Over the years, Athena Alliance has been fortunate to be associated with key members of the Rotman School. Dr. MaryAnn Feldman gave the original jurisdictional advantage paper at an Athena-Wilson Center symposium. and Dr. Florida presented his book, The Flight of the Creative Class, at another symposium. Dean Roger Martin spoke to an Athena sponsored Congressional briefing on innovation.
We wish Dr. Florida and the new Centre all the best in their work.

Copyright craziness

Here is an amusing copyright story to being your weekend — Inmates Accused in Name Copyright Scheme – washingtonpost.com:

The four were indicted Tuesday on allegations that they copyrighted their names, then demanded millions of dollars from prison officials for using the names without authorization.
The indictment alleges that inmates Russell Dean Landers, Clayton Heath Albers, Carl Ervin Batts and Barry Dean Bischof sent demand notices for payment to the warden of the El Reno federal prison and filed liens against his property. They then hired someone to seize his vehicles, freeze his bank accounts and change the locks on his house.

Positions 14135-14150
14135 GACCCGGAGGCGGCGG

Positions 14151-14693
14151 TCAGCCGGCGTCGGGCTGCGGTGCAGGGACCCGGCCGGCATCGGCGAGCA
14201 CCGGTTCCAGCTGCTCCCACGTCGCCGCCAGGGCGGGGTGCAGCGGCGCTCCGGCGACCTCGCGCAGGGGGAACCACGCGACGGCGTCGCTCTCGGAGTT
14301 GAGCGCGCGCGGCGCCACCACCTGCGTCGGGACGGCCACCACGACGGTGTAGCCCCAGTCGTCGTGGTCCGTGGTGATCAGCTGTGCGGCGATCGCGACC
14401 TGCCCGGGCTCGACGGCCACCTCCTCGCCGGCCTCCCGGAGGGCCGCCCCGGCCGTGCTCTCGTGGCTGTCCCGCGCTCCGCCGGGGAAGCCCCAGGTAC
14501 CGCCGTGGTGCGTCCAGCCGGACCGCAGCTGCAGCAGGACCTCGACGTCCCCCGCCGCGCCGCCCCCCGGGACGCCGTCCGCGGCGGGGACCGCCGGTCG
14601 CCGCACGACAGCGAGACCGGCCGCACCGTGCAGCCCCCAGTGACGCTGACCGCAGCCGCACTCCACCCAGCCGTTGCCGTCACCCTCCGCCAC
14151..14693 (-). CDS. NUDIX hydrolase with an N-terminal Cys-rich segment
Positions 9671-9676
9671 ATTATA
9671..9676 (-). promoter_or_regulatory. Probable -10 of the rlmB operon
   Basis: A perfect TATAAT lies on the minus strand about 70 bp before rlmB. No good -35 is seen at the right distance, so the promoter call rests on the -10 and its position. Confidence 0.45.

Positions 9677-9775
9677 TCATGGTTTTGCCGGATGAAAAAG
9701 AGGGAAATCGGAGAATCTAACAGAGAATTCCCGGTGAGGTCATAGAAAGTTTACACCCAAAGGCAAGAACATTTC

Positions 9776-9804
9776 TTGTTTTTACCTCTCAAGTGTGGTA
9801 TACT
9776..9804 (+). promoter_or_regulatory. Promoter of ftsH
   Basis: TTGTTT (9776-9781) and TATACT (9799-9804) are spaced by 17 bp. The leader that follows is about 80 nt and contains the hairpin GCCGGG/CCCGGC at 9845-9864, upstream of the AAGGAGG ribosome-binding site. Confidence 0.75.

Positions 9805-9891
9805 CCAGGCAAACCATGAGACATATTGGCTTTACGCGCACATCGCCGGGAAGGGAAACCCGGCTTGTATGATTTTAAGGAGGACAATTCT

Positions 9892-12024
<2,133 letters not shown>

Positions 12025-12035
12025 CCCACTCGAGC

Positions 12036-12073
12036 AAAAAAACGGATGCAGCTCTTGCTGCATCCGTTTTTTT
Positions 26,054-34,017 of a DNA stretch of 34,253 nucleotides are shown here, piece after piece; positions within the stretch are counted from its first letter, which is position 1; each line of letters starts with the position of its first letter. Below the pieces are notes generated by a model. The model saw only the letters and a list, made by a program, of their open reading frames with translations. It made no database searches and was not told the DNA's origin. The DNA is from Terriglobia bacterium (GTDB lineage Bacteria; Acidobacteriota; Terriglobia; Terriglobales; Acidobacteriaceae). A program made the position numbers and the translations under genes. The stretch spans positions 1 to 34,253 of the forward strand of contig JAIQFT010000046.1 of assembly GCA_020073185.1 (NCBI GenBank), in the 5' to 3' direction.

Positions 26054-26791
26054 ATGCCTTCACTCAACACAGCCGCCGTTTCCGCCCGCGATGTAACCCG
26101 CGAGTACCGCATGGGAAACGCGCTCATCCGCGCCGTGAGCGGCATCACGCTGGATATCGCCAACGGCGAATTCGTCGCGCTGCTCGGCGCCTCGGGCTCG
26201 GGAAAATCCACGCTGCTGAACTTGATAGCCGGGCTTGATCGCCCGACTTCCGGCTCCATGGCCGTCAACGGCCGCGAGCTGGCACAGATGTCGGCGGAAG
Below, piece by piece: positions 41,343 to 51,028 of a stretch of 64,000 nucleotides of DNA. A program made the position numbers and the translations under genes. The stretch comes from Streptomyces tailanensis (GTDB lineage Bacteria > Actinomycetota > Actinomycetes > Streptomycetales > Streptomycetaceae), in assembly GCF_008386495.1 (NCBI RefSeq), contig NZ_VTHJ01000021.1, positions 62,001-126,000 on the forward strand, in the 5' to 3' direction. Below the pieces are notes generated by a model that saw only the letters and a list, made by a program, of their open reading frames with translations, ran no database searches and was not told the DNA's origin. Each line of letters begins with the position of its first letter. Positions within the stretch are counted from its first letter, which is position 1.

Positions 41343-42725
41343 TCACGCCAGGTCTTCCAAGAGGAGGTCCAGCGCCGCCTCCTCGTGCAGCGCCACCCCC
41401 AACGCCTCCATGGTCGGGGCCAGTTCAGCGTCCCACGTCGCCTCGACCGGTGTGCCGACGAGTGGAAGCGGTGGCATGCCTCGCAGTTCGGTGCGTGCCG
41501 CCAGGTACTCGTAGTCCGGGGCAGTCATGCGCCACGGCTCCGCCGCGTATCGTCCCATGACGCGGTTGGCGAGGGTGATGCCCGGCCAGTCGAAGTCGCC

Then, believing the warden’s property had been seized, the inmates said they wouldn’t return his property unless they were released from prison, according to the indictment.
But the person hired by the inmates turned out to be an undercover FBI agent, said U.S. Attorney John C. Richter.

Very creative. Maybe they can assert copyright ownership of the story when it gets made into a made-for-TV movie.

And now the Senate Committee on patent reform

Following the House Judiciary Committee, the Senate Judiciary Committee has passed the patent reform legislation. The bills now go to their respective full chambers. On the House side, the bill is likely to remain pretty close to what the Committee reports. On the Senate side, however, the process is different. Senate rules are such that anyone can offer any amendment. So there are plenty of chances to change the bill. As the AP story (Senate Panel Approves Patent Reform Bill) notes: